“Did I read that wrong?”, you wonder. “Certainly she didn’t mean mindlessness.”
Let me confirm that was not a typo.
There’s much being written and practiced about mindfulness these days. I agree it’s a skill that should be cultivated. I teach mindfulness techniques to my clients, supporting them to be strategic and intentional about their life and career. It’s also a topic in one of the upcoming small group coaching circles. But I also want us to not always be thinking. Wondering what I’m talking about? Read the feature article below.
The definition of mindFULness is “the state of always being conscious or aware of something”. Most of the time in our lives we need to be conscious and aware of what is happening around us. It helps us manage our emotions and reactions. But there are times when we need to be mindLESS. This is when we are performing an activity that is so automatic that we can do so without any thought.
A study published by Georgetown University and presented at Neuroscience 2013 suggested that mindfulness, while having many benefits, can also limit the formation of good habits. In other words, there are some things that are just better and more efficient for us to do without having to think about them. Brushing your teeth is one example. We need to practice mindfulness with an intention, but we also need downtime. Time to be mindless.
This is time when we refresh and reinvigorate ourselves. Time when we reserve and replenish our cognitive energy. I find that running (once I get past the initial stage of being miserable) is a mindless activity for me. Because I don’t have to think about it, it becomes a form of meditation. Meditation is a way of calming our mind and releasing it from the need to be constantly processing.
In addition to running, I use a breathing activity as a simple meditation to calm my mind. I sit quietly and breathe…focusing only on my breath for one minute. I start most of my mornings with a four-minute breathing exercise, followed by one-minute meditations several times throughout the day. It helps clear my mind, relax me and renews my energy. Just sitting in a pleasant environment and being still can create downtime for your mind.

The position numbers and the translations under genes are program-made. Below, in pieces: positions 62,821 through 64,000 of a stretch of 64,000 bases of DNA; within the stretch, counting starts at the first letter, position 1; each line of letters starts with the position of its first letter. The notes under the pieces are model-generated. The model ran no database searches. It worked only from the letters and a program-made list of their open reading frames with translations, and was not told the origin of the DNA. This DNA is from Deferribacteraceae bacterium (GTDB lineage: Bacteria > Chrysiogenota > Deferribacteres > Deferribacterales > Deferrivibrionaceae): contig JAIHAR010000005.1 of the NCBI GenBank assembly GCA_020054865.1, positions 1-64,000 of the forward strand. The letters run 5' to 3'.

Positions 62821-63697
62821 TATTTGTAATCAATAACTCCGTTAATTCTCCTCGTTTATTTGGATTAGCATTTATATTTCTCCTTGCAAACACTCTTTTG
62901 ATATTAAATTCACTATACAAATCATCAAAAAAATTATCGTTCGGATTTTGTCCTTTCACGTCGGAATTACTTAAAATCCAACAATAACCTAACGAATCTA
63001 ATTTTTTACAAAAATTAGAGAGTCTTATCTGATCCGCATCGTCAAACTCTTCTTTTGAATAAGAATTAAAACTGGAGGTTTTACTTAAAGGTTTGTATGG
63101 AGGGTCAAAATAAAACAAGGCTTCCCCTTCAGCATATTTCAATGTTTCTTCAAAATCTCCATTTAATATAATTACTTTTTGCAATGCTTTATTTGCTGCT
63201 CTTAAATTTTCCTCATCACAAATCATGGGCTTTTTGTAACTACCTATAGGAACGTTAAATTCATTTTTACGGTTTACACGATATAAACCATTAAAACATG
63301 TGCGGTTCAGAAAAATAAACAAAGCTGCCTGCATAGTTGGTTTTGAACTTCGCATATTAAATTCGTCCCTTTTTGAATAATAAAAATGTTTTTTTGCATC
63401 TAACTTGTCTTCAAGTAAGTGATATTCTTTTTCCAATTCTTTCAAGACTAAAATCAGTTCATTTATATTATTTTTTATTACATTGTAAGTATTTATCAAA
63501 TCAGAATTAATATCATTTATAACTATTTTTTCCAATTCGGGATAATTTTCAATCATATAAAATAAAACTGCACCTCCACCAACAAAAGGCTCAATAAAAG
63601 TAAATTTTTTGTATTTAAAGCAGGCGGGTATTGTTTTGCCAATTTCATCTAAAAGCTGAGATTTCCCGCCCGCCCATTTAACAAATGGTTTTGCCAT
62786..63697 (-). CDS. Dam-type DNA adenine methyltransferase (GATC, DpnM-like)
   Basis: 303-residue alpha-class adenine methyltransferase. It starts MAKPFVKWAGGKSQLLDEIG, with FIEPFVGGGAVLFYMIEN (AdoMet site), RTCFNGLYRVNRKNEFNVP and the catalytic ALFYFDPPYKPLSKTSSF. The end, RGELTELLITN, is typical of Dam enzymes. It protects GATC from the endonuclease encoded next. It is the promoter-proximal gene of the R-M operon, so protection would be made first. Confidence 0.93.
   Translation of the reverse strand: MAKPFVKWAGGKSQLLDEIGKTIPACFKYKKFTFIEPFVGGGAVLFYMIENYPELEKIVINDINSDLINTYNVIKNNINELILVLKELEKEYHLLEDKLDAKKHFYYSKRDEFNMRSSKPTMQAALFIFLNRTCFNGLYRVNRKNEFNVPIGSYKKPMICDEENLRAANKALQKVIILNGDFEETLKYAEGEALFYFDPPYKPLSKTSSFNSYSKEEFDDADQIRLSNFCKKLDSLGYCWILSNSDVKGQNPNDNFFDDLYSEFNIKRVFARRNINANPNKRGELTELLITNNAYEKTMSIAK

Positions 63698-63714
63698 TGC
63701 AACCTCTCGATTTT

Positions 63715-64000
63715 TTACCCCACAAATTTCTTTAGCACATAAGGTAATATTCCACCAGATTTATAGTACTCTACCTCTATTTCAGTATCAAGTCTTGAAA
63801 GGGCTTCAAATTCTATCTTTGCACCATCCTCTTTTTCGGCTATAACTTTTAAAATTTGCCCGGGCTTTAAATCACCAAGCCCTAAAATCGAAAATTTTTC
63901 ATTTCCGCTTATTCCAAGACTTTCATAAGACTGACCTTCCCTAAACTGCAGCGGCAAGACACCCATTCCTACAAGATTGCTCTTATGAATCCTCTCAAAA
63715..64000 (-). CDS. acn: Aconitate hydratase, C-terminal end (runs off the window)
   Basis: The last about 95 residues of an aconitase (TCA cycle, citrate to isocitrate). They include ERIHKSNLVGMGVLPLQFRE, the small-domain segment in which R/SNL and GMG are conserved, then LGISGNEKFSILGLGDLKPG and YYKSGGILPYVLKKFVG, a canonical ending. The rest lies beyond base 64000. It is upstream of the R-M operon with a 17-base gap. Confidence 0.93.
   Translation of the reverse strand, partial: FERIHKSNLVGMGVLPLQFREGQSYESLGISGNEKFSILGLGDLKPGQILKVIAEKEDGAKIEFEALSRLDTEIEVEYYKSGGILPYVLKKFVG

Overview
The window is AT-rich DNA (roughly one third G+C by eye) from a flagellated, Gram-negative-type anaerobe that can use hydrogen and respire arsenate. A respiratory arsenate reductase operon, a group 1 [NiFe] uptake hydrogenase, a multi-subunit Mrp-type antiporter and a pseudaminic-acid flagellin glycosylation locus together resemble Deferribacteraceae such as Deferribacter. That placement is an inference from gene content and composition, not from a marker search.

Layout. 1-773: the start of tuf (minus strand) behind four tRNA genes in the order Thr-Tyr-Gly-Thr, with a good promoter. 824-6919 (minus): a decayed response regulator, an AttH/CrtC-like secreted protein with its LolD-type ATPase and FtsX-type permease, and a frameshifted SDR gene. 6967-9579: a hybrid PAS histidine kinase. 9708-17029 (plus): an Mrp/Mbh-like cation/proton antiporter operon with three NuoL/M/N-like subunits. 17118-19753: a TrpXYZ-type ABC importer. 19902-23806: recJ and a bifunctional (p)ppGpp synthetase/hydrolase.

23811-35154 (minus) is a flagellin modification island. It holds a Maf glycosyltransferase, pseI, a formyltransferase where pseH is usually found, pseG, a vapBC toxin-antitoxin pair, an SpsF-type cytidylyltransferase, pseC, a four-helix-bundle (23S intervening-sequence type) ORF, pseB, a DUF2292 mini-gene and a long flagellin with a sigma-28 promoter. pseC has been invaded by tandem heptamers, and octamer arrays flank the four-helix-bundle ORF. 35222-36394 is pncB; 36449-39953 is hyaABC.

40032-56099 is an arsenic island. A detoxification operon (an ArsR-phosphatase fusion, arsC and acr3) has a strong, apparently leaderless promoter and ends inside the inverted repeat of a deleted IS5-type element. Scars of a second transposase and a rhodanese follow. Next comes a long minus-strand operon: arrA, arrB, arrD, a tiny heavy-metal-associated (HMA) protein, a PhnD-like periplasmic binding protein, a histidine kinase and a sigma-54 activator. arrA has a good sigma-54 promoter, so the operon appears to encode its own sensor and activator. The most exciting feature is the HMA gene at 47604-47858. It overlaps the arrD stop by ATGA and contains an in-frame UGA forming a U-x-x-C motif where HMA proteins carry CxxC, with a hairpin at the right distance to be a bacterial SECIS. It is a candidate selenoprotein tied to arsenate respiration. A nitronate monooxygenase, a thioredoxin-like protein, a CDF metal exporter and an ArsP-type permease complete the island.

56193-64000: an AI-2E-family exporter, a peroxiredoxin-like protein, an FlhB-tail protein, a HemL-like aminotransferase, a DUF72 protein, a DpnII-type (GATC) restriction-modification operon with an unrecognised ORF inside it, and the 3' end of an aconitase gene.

Finding ways to still your mind is essential. It allows you to make space for a silent or moving meditation in your routine every day. You will feel refreshed, focused and have an improved ability to be mindful.
After your next session of mindlessness, I hope you will feel centered and eager to join my next small group series, “Coaching Over Coffee”. This week’s topic is “Having Difficult Conversations with Ease”.
New Workshop for your Company: “Taking Command of Your Stress Response” – This workshop is now available for private groups. If your company or department is struggling with low morale or incessant change which is impacting productivity and employee satisfaction, contact Susan for more info on this half day workshop. They will come away energized with new tools to use in and out of the workplace to enhance well being.
Susan Hodge created Women Leading Together in order to provide one-on-one executive coaching, seminars, workshops, and coaching circles to help career women move forward to create fulfilling professional lives. Visit our newly redesigned website at www.WomenLeadingTogether.com
Was this email forwarded to you? Would you like to receive this information directly? Simply register here!
Curious about how coaching can support your success in 2018? Sign up for a 20-min consultation at Women Leading Together to see if Individual Career and Executive Coaching is right for you! For more info email Susan.
Introducing the fall series, “Coaching Over Coffee”. Choose one at a time or a package of three. Click here for more information and registration.
Invite Susan to speak at your organization, conference, special event or women’s group. All presentations are an interactive experience where each participant will come away with something new to support her career. Click here for a sample list of topics.